In a previous article I discussed the difficulty of applying market segmentation in developing markets. As hard as this task may be, some aspects of segmentation were done during the first stages of mobile telecom implementation.
When entering a new market, we analyzed the expectations within the capital city of the country we were planning to enter. The geographical approach was necessary to determine the needed investment for coverage (mountains, hills, bushes, buildings, distances, soil tests, etc…)While demographics were the basis to determine the potential of profit (People, Businesses, population density, etc…)
Analysis however was not conducted in order to determine any type of detailed segmentation, as all potential customers were grouped in one single segment: Customers who can afford the service. This was mainly due to the limited competition and the lack of alternatives to our products and services.
As the competition increased and the mobile telecom technology developed the needs and ability to define various market segments grew. Existing operators, if able to adapt to changes, were better placed when it came to market research, study, and analysis. The developing markets often do not have updated information resources. Although some are more advanced than others, you can be stuck in a place where a source of reliable information, the information you need, does not even exist.
To a new operator this is a serious challenge. I remember when we entered to a market based on Internet outdated information and the reports of our local partner. When we went to implement our plan we found out that our competitor was already well established, the market was well covered, and that the area we had decided to use as a set up point was suffering from lack of infrastructure. The population we estimated to be there did not was already displaced due to civil war. It was a disaster for us as a new entrant. Although I believe we should have studied this market more, there was still the fact that there was not enough information to rely on.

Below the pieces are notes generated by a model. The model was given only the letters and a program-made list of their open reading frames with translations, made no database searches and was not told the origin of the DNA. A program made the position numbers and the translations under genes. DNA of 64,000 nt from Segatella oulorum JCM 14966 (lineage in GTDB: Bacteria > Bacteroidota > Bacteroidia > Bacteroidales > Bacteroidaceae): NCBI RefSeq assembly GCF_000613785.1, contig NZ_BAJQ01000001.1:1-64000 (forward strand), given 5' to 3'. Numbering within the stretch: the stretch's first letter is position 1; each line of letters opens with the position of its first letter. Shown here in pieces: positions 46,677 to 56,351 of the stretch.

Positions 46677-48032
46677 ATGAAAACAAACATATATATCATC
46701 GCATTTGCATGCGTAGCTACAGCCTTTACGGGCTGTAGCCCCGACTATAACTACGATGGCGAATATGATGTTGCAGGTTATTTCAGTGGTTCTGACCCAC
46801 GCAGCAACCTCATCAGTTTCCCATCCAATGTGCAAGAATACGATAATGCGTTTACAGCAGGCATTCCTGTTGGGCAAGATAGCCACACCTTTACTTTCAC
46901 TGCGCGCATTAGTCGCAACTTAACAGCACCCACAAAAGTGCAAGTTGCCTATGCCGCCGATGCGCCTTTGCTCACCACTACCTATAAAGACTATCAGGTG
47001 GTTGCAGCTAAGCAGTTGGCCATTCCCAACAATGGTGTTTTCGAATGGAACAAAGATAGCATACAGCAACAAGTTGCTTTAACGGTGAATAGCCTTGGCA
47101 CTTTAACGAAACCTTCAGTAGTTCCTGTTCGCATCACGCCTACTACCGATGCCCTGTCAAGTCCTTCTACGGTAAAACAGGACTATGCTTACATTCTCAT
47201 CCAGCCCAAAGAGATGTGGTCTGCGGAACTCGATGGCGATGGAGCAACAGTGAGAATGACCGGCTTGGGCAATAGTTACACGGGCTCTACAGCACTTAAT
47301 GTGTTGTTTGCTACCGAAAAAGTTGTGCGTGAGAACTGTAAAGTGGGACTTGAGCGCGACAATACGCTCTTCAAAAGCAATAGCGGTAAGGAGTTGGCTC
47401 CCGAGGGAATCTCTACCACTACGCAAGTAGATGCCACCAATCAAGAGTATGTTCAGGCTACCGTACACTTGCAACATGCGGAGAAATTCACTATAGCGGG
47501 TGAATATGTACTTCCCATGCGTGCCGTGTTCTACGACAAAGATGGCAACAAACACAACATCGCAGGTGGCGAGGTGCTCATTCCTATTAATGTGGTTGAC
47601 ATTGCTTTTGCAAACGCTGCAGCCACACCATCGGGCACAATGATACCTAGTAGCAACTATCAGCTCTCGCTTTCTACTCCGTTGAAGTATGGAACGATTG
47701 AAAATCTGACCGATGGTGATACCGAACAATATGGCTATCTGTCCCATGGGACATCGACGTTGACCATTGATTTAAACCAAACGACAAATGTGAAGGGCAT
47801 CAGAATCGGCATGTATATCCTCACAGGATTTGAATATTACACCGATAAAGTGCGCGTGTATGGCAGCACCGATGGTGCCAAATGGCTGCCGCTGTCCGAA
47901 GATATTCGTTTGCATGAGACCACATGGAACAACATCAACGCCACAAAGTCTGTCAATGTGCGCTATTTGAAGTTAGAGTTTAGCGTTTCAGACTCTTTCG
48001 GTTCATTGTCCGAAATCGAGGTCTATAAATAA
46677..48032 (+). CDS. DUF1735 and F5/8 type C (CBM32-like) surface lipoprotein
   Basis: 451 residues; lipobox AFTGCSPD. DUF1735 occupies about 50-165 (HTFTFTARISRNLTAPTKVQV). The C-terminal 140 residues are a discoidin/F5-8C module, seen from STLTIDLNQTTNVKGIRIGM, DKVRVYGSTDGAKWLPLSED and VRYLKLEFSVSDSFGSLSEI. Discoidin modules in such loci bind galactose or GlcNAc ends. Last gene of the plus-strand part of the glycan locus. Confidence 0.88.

However in a different market where we have been operational for a couple of years, the development of the billing systems helped us define multiple segments based on customers’ usage trend. Regardless of the lack of official information, our presence and our systematic data collection gave us an edge over any new comer. We were simply better positioned to identify market segments based on geographic, demographic, and psychographic information.
In my next article I will be discussing the cases when we were the new mobile operator and how we proceeded with market research, analysis, and segmentation. Future articles will also discuss how we formulate and tailor products to target the segments of interest.